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The recipe for a thriving parish

Clare Deignan |  08 January 2014

With the election of Pope Francis, parish priests have noticed an increase in Mass attendance. After decades of waning attendance numbers, this news is heartening, but keeping parishioners returning week after week based on papal enthusiasm could prove to be difficult. So what's a parish to do? Australian Catholics spoke to Trudy Dantis, the project coordinator of the Australian Catholic Bishops Conference's ongoing research project 'Building Stronger Parishes', to find out.

Since the study began in 2008, hospitality has always ranked number one in revamping a parish's vitality.

A parish welcome desk, for before and after mass, can make parishioners feel welcome and inform them of ways they can get involved. However, Dantis says, these desks need to be manned.

'It's important to actually have a person you can engage with, if you're new to the parish. They can also encourage new parishioners to share their gifts, skills and talents.'

Small changes, big results

Even just improving the coffee can strengthen parish life.

'We had a parish that found that people wouldn't stay after mass, because the coffee was bad. The new parish priest decided to invest in a good coffee maker and that changed the life of the parish. People would stay after mass and talk to each other and that really helped the community', says Dantis.

Changes in parish demographics

While many parishes are struggling to fill pews on Sunday, some parishes grapple with an influx of migrant and immigrant groups. But once a small group of immigrants is established, some parishes create welcoming groups, such as a parish that organised a Sudanese greeting committee.

'They welcome new Sudanese and help them become a part of the community', explains Dantis.

Another approach is to host a multi-cultural festival including parishioners of all backgrounds and celebrating the parish's many parts.

The youth boost

Whether a parish is dealing with a decline, an increase or a change in parishioners, it's imperative to engage younger members.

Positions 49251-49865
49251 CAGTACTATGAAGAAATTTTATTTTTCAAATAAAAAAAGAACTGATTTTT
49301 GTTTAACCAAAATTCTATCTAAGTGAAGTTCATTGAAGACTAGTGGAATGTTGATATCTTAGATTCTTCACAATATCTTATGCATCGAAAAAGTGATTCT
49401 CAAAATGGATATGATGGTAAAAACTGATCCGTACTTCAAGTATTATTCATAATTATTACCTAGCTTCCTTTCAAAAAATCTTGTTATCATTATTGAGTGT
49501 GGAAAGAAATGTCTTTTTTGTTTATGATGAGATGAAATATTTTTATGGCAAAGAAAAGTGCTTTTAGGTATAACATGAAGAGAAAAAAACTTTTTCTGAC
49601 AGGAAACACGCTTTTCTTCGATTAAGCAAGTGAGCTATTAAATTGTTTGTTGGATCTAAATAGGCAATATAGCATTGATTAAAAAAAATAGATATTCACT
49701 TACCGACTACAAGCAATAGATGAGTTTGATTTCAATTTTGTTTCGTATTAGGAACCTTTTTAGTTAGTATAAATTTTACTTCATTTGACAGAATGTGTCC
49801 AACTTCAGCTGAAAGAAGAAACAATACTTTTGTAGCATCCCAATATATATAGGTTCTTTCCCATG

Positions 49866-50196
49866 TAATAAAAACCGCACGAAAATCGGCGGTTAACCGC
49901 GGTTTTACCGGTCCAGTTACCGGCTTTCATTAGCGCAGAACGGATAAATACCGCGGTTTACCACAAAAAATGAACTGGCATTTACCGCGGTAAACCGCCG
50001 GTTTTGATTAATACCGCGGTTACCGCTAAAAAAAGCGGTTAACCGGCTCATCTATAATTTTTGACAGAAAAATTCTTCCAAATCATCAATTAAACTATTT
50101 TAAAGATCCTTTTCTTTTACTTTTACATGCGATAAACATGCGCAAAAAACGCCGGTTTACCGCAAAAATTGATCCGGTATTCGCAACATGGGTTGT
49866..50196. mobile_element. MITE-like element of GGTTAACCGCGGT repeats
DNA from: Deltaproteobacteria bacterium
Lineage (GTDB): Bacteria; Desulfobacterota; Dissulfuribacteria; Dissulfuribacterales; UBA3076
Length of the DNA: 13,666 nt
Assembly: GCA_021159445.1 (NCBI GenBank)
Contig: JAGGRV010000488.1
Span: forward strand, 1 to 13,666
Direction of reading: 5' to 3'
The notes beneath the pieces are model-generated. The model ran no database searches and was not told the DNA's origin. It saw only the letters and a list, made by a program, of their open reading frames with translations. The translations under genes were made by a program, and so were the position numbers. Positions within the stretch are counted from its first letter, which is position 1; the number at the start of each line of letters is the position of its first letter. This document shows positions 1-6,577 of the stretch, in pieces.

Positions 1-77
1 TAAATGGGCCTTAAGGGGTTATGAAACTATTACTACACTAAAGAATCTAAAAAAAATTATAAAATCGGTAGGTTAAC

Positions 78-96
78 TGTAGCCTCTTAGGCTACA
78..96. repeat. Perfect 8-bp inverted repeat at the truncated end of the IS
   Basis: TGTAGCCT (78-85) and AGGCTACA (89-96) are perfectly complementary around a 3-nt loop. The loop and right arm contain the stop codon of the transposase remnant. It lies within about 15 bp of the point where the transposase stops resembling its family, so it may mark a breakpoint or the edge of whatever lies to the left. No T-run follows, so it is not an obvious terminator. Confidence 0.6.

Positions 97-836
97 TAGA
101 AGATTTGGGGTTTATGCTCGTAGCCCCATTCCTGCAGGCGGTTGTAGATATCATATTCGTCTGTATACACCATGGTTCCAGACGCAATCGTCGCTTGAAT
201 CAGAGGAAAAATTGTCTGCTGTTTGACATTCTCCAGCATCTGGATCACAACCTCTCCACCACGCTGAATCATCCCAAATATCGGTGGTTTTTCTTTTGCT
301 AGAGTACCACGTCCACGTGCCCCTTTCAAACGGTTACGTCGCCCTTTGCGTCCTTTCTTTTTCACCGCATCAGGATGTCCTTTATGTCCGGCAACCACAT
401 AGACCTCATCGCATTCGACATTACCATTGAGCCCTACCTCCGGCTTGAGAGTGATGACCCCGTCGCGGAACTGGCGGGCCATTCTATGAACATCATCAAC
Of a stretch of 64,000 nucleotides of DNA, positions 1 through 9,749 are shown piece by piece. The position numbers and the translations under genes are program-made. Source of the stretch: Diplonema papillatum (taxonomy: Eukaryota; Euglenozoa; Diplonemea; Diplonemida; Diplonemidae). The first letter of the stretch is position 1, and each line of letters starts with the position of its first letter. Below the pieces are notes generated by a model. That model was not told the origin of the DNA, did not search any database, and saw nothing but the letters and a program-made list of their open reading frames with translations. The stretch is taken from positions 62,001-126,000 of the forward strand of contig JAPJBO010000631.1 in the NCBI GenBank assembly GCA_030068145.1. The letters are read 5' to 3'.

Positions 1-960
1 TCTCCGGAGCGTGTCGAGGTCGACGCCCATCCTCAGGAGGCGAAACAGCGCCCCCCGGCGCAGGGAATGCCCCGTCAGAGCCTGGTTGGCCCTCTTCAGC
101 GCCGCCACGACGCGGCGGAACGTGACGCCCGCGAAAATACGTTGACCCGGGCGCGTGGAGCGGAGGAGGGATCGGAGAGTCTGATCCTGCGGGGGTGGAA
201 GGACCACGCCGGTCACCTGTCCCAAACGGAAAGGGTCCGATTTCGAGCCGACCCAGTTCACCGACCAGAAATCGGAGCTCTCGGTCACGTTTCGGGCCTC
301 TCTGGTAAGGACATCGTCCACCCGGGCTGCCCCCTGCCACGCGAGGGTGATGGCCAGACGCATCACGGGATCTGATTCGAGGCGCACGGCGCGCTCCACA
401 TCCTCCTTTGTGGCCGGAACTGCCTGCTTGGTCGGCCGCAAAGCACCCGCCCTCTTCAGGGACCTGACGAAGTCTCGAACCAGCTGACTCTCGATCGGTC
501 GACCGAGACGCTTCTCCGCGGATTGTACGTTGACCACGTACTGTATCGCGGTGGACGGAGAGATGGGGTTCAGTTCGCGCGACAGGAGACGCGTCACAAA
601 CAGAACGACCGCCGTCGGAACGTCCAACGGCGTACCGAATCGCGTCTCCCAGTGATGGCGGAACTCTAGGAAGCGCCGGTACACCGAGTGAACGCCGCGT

'In a lot of our parishes, youth groups are instrumental to organizing activities such as dinner dances, social nights, donation drives or outreach activities that other people in the community can get involved with', says Dantis.

She's also witnessed how sending young people to World Youth Day can enhance an entire parish.

'The parish tries to support them by fundraising and it lifts the profile of the parish. And everybody in the parish gets a lift from hearing about the experience.'

It's your parish

The research also shows that thriving parishes have strong lay leadership, from parishioners participating in liturgies to planning large parish events.

For parishioners that want to get involved in their parish, Dantis suggests to just get to know someone, say 'hello' to the priest(s) and have a cup of coffee after mass.

She noted in all the parishes researched, there was consistently a need for volunteers, so ask a parish leader where they need help.

'No parish is a parish without parishioners, so it depends upon parishioners to make the parish.'

Download your Parish's profile at: 

To attend the 'Building Stronger Parishes': Parish Workshop Day on Saturday, 22 February 2014 in Melbourne go to

4 simple ways to boost your parish

1. Set up an information desk after mass with greeters.
2. Let parishioners have a go! Get parishioners involved in liturgies and parish life.
3. If you have an idea for a youth, mothers, sports or any other group or parish activity 'pitch it' to your parish priest.
4. Download your parish profile to read the changes and needs of your community. Check out the 'Building Stronger Parishes' website to get ideas from other parishes on how you can invigorate your parish. You can even give those parishes a call to see how they did it!


Topic tags: prayer, liturgyandthesacraments, church-thepeopleofgod, healthycommunitylife, thecatholictradition

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